While the Hong Kong government's plan to launch a second issue of iBonds in June is not exactly news, the upcoming issue has generated some recent debate in the media with views ranging from "it's the best free lunch on offer" to "they are a cynical political tool and a lousy investment".
While the iBonds are touted as bonds designed to protect investors from inflation, this is grossly misleading - they will do nothing of the sort. In the first place, there is no adjustment to the principal - you subscribe at face value and redeem at face value. Second, the coupon is linked to HK CPI - there is no premium over CPI to offer a "real" yield and, in fact, the yield is guaranteed to be less than CPI becuse (i) it is a trailing yield and (ii) bank charges on each coupon payment will have to be paid. Even this assumes that you believe that CPI is a realistic proxy for household inflation (not even close in my household). The floor of 1% is noted but I would be surprised if inflation dropped below 1%.
So why buy an investment that offers a guaranteed negative real return?
The investment rational is that I will be keeping a reasonable amount of money in the form of cash or near cash as I enter retirement (at least two year's worth of expenses). This asset allocation is all about reducing risk rather than maximising returns. While the returns on the iBonds are poor, they are better than anything else I can get in the short term debt or deposit market without taking on FX risk or material credit risk. This makes them more or less a no brainer.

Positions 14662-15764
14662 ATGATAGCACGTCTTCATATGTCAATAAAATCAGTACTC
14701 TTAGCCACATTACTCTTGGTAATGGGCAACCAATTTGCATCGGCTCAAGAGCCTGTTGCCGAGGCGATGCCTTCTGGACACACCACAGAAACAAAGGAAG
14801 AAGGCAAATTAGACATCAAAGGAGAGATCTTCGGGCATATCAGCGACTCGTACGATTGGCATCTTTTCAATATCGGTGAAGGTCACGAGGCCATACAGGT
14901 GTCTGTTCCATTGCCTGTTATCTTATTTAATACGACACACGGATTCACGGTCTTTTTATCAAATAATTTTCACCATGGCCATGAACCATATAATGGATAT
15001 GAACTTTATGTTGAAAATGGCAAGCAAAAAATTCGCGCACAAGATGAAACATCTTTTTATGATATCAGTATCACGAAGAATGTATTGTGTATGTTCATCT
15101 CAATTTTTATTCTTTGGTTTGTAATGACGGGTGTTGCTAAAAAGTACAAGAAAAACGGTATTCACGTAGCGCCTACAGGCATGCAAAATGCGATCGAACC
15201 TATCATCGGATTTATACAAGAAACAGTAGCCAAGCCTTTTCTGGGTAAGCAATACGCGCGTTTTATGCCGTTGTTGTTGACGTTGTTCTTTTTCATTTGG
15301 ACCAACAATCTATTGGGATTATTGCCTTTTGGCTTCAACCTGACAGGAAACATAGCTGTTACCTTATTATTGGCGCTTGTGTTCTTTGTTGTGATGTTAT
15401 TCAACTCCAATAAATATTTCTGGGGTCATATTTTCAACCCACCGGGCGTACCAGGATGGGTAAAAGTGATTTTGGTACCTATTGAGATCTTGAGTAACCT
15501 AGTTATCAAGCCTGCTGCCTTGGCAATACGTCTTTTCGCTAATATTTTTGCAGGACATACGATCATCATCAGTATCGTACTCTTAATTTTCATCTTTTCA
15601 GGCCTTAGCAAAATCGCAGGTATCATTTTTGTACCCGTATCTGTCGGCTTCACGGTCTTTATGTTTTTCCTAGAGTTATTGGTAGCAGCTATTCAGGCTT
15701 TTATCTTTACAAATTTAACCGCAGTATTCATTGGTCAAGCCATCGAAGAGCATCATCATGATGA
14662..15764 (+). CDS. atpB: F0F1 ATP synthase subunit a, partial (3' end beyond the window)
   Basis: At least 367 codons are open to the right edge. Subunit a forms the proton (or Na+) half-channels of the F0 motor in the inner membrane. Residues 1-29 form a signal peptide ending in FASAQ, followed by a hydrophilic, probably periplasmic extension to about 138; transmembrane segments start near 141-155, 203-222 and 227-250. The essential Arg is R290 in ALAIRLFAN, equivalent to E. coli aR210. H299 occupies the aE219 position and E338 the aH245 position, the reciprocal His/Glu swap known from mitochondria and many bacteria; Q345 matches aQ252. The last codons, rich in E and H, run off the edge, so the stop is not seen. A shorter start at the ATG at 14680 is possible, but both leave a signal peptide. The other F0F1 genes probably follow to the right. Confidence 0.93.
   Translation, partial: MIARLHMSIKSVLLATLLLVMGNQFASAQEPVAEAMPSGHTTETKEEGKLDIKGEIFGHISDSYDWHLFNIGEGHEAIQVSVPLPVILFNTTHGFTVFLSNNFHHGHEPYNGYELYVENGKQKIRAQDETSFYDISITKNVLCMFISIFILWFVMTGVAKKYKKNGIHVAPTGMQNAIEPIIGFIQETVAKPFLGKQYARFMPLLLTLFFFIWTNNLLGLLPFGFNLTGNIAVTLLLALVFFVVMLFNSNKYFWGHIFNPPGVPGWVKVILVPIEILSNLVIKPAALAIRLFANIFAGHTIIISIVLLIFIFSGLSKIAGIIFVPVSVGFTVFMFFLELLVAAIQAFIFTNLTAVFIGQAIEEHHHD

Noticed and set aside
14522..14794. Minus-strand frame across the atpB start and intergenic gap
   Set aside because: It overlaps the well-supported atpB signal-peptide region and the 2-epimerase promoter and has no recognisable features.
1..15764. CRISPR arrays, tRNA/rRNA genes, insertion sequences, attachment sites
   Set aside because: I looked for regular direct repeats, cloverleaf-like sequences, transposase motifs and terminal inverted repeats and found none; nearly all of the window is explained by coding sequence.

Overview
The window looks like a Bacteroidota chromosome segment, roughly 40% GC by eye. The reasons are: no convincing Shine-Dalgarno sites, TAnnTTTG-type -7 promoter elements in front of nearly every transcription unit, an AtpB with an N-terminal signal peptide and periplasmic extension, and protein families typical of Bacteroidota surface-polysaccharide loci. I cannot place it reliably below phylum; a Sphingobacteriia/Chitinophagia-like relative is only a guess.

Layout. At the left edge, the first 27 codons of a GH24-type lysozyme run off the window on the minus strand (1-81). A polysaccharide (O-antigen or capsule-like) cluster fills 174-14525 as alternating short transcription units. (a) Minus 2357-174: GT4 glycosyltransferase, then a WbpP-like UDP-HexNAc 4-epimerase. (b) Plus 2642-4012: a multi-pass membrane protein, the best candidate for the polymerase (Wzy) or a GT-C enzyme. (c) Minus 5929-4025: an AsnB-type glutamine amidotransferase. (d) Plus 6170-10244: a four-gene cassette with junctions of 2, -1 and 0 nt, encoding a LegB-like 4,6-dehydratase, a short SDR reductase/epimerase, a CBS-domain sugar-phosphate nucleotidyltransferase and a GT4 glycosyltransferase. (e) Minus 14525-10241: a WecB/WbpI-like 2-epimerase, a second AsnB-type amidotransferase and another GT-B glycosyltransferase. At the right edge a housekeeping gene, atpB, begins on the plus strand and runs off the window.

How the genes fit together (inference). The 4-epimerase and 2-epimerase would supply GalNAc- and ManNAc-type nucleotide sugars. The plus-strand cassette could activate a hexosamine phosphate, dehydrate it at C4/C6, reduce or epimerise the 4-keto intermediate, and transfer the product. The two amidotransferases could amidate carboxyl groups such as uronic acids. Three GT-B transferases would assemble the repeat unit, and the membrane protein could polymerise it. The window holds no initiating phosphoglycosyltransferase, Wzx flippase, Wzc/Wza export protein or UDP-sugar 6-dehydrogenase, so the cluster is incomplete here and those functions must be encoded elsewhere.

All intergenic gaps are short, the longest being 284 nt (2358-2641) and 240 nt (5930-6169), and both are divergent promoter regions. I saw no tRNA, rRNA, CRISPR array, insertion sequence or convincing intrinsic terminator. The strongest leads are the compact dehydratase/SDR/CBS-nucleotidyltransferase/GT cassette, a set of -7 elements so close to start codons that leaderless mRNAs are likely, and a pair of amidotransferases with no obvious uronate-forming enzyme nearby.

Of course, like last time allocations are expected to be limited so it will be very much a case of taking what I can get (and, no, I wont pay a premium in the secondary market).
All this assumes that the terms of the new issue are the same as the first issue - which is yet to be announced.
Have you considered either of the ABF bond ETFs (2819, 2821) as a substitute for some of your cash?
Thanks for the comment.
I did look at these some time ago and was put off by the low yield and concerns about the impact of rising interest rates (unlike a directly held short term bond I don't get the option of holding 2-3 years until maturity). As things stand, that was a bad call on my part.
I suppose the question is whether it is worth revisiting the decision. All other things being equal, I'd rather hold the bonds directly but there aren't that many choices available.
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